Friday, 27 March 2015

Luc Sante: Arleen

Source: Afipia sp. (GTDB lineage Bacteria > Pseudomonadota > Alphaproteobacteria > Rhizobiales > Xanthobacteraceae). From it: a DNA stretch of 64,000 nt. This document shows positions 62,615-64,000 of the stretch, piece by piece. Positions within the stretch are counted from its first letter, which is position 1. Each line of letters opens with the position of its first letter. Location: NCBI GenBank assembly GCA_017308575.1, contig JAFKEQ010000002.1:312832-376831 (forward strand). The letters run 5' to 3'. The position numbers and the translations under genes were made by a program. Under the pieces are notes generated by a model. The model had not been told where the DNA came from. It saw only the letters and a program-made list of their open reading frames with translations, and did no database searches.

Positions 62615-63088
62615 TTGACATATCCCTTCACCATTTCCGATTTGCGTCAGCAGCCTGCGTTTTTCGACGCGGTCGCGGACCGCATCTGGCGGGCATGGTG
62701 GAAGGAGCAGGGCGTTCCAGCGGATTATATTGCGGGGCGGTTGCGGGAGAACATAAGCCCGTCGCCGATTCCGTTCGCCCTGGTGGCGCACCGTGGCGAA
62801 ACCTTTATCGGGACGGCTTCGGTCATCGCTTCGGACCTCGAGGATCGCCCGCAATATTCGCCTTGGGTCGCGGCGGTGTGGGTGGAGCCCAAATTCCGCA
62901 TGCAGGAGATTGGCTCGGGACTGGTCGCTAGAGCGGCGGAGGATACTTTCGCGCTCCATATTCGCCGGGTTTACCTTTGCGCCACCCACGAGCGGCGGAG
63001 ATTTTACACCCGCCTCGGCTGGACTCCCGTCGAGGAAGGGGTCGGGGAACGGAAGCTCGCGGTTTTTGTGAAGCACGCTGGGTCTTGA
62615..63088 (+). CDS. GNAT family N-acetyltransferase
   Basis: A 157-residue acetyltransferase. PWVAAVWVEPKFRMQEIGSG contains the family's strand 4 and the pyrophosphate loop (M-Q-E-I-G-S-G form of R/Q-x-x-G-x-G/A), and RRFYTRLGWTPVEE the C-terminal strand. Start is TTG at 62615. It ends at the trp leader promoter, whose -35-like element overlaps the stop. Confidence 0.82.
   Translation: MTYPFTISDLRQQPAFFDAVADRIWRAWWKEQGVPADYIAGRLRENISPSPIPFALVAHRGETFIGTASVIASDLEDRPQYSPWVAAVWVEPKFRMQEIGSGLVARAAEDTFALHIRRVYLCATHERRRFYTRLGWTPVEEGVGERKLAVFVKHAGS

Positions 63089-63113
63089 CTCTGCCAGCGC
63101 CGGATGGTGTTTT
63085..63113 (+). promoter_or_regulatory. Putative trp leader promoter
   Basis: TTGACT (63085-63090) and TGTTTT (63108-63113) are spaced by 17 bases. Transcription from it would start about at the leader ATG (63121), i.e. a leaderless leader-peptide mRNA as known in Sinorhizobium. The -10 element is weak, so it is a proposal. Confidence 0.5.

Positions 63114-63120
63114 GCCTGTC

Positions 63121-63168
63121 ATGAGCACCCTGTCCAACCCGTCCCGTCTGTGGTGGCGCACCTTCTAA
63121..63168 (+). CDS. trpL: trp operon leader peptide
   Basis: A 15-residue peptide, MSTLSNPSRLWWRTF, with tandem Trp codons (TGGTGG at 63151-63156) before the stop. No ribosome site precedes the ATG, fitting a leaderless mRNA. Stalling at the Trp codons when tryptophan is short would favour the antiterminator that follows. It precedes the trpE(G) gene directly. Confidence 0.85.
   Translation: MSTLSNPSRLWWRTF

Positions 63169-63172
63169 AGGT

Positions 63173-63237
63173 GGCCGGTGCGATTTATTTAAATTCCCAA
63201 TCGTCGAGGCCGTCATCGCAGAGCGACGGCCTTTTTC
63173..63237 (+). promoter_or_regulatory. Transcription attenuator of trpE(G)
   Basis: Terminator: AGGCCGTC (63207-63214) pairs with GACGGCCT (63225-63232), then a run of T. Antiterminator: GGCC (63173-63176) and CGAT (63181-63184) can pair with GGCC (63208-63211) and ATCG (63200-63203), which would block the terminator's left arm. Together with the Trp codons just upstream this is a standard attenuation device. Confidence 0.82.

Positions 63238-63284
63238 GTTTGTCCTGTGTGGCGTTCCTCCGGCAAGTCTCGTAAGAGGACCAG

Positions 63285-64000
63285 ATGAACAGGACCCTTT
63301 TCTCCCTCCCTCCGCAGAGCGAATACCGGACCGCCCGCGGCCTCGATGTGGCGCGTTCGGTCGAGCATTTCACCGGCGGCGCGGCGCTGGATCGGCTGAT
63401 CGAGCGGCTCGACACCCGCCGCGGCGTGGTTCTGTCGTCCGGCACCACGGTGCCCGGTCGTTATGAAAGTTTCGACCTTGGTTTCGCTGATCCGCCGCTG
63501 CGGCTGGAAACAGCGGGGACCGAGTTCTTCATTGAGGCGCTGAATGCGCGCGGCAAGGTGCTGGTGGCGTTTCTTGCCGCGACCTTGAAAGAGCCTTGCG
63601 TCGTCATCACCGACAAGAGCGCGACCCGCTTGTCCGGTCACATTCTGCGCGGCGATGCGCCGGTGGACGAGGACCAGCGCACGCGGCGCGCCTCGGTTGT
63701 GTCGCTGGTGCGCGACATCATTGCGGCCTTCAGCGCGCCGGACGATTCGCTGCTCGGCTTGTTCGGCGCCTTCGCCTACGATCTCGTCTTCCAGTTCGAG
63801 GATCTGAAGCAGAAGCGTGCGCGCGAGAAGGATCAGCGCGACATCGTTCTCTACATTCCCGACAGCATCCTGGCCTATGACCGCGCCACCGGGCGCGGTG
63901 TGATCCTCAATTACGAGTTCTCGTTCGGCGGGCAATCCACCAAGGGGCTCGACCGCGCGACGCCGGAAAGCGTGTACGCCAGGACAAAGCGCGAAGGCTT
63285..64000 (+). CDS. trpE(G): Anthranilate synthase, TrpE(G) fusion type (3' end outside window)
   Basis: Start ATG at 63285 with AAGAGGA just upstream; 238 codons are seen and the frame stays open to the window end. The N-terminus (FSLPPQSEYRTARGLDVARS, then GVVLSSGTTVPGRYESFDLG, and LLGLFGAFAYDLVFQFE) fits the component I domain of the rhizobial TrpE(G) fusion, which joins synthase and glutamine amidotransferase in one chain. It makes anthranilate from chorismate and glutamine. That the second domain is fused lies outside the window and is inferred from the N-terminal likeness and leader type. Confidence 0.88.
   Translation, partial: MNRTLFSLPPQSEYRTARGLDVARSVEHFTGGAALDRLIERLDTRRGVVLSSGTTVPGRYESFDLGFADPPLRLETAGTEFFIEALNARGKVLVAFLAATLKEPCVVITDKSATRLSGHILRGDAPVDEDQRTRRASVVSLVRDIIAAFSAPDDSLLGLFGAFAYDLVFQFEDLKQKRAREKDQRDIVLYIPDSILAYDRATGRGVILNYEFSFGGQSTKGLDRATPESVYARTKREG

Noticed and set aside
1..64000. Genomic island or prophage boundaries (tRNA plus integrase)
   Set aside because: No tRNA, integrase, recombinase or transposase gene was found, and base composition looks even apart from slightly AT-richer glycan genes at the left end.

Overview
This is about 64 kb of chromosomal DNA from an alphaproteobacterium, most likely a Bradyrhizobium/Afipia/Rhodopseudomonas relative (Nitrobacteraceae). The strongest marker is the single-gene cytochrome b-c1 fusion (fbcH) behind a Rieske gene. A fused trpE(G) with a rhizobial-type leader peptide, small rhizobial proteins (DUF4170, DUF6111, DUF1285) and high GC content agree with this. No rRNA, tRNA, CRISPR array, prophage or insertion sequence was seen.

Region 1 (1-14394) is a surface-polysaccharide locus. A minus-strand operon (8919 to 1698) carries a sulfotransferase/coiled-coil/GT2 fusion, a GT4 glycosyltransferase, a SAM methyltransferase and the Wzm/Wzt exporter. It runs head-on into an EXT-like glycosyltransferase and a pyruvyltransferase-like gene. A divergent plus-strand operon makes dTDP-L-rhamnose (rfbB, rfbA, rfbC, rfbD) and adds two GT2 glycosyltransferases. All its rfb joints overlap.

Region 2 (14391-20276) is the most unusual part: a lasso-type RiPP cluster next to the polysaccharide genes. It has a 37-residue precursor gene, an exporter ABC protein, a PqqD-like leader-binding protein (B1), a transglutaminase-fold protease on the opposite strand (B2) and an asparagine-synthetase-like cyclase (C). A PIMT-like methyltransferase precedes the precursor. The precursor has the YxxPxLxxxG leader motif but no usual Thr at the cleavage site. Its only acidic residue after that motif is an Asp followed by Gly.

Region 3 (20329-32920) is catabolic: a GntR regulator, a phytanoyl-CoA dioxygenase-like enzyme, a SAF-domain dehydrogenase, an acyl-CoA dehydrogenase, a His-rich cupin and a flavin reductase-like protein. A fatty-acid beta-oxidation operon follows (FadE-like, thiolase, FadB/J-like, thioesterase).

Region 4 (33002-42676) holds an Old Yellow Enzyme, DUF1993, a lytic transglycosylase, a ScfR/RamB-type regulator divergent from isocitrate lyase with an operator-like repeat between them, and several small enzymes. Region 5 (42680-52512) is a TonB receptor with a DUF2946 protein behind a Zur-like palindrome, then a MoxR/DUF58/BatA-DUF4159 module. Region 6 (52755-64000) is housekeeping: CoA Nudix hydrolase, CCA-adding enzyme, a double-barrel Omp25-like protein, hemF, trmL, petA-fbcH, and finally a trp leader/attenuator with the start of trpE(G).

Let me play you “Arleen,” by General Echo, a seven-inch 45 on the Techniques label, produced by Winston Riley, a number one hit in Jamaica in the autumn of 1979. “Arleen” is in the Stalag 17 riddim, a slow, heavy, insinuating track that is nearly all bass—the drums do little more than bracket and punctuate, and the original’s brass-section color has been entirely omitted in this version. I’m not really sure what Echo is saying. It sounds like “Arleen wants to dream with a dream.” A dream within a dream. Whether or not those are his actual words, it is the immediate sense. The riddim is at once liquid and halting, as if it were moving through a dark room filled with hanging draperies, incense and ganja smoke, sluggish and nearly impenetrable air—the bass walks and hurtles. Echo’s delivery is mostly talkover, with just a bit of sing-song at the end of the verse. It is suggestive, seductive, hypnotic, light-footed, veiling questionable designs under a scrim of innocence, or else addled, talking shit in a daze as a result of an injury: “My gal Arleen, she love whipped cream/Every time I check her she cook sardine….”
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